Parshat Naso 5779 (Numbers 4:21-7:89)


Among the many things discussed in Parshat Naso is the Nazirite. The Nazirite is someone who is inspired to elevate his or her level of spirituality by refraining from partaking of physical pleasure – most notably refraining from wine and cutting their hair. At the conclusion of this period of Nazirism, the Torah describes a number of sacrifices the Nazirite must bring, including “one he lamb in its year, without blemish for a sin offering” (Numbers 6:14).

It seems curious that someone who has dedicated themselves to an elevated level of spirituality and religious fervor should be required to offer a sin offering. After all, what has the Nazirite done wrong?

One explanation found in the Talmud (Nedarim 10a) gets into the question of whether Judaism, at its core, demands from us an aesthetic lifestyle. Rabbi Elazar ha-Kafar, the son of Rebbe explains that the Nazirite’s sin is in his very act of denying himself the pleasures associated with the Nazirism. Judaism views his asceticism and denial of worldly pleasures as a sin requiring atonement.

Nahmanides (Rabbi Moses ben Nachman, 1194-1270, Spain) has a very different understanding of the Nazirite’s sin offering. According to his approach, the ideal would be for the person to remain a Nazirite their entire life. The sin is that they are bringing the period of elevated religiosity to an end. The ideal would be to remain a Nazirite in an elevated state of sanctity their entire life.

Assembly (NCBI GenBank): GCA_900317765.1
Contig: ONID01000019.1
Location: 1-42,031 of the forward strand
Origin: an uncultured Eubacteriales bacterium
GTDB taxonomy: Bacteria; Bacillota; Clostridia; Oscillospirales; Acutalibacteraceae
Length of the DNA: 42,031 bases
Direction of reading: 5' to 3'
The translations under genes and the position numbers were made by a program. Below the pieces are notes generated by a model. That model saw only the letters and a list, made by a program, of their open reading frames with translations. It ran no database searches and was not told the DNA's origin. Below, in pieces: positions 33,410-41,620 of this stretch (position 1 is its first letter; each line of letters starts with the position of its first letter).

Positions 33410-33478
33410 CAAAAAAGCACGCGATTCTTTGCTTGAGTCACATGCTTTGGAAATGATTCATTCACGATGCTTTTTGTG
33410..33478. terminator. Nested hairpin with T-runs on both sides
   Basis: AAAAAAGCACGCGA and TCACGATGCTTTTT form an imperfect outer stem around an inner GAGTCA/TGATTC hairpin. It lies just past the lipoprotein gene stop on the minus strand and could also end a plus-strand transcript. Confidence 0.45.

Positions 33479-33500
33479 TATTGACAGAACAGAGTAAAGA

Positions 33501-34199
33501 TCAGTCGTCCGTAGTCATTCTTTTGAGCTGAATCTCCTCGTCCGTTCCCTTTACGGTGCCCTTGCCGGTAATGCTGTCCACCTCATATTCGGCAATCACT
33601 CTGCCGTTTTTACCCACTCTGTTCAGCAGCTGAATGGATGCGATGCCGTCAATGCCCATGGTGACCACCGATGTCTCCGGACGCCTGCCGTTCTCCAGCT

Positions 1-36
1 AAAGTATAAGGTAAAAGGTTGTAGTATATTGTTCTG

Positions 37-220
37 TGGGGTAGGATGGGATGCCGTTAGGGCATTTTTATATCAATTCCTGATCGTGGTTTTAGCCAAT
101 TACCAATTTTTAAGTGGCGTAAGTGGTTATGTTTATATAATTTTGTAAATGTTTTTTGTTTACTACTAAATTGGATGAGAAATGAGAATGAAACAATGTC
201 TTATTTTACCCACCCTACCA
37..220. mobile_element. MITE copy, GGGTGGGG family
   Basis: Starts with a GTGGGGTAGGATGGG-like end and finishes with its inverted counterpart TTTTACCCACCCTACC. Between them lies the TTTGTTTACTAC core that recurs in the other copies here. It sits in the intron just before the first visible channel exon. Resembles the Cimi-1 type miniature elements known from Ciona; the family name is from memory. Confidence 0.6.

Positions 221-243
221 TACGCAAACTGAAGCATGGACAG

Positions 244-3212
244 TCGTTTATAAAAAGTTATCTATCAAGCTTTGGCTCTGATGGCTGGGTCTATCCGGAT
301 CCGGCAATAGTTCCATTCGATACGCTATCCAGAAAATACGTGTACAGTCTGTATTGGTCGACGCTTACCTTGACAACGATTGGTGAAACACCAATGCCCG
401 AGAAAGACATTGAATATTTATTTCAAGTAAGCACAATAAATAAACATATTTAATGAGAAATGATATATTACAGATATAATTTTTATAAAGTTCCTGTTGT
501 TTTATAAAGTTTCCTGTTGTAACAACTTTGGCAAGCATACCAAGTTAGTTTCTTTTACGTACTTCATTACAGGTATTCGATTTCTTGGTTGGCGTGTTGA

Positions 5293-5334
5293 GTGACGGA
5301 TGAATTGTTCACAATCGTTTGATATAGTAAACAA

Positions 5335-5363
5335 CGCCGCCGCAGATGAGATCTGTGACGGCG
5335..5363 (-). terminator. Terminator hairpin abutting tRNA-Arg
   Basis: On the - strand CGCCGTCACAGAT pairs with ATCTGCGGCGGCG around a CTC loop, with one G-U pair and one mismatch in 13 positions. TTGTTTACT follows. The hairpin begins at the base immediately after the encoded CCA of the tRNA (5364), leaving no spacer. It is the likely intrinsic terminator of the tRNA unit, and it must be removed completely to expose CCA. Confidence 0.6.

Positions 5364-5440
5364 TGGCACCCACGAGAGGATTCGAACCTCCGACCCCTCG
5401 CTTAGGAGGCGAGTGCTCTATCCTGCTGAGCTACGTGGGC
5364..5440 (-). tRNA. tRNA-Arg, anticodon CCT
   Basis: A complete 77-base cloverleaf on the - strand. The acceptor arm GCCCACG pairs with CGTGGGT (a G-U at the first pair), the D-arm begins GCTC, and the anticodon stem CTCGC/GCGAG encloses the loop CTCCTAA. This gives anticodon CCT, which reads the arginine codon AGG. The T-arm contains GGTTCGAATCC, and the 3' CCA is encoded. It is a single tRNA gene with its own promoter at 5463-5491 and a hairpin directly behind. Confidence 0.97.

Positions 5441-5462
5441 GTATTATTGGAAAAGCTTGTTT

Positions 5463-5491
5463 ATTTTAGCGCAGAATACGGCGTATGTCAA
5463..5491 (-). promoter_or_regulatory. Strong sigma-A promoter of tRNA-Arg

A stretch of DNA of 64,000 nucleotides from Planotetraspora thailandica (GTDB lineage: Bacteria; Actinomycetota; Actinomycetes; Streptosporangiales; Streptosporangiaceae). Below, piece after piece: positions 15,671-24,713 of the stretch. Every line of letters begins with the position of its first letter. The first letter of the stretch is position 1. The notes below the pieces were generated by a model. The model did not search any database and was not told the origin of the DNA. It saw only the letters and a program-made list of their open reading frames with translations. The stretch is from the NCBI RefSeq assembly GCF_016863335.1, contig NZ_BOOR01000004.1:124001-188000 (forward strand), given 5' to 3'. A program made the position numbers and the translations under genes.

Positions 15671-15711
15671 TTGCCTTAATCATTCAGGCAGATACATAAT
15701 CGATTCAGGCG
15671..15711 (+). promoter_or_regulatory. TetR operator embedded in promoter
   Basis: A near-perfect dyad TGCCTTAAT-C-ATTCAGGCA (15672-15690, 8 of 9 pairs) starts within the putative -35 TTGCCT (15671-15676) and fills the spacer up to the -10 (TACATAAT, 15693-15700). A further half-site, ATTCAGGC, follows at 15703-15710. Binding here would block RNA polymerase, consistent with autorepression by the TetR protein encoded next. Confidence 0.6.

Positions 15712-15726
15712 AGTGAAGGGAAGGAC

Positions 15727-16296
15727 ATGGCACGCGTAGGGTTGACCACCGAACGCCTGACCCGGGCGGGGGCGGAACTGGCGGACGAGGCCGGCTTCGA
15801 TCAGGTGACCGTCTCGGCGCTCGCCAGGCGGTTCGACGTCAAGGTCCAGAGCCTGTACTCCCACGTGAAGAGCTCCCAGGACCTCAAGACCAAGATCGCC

Rabeinu Bachya (13th Century Spain) does not accept the Nahmanides’ ruling. He writes that throughout the Torah we only see a sin offering for a previously committed sin. The Nazirite has been living in a state of sanctity and purity and has not committed any sins at the point of brining the sacrifice. Even if Nahmanides is philosophically correct, it cannot be that the Torah mandates a sacrifice for future actions. Rather, Rabeinu Bachya maintains that a person is only able to maintain the elevated spirituality and holiness associated with Nazirism for a limited time. The sacrifice marks the culmination of the elevated spiritual level. The Nazirite must go back to normal life. The sacrifice bridges the period as a Nazirite with return to normal life. The sacrifice is a means of continuing to draw the inspired spiritual energy even as the Nazirism ends.

There are certainly times in our lives when we need the extra spirituality and inspired religiosity symbolized by the Nazirite. Rabeinu Bachya’s explanation of the sin offering drives home the point that it is not realistic to think we can maintain this elevated level for the long-term. We must be able to bridge the inspired moments of life with our everyday lives. This is the true challenge of leading an authentic religious life.

Rabbi Elliot Kaplowitz is spiritual leader of Congregation Netivot Shalom in Pikesville.



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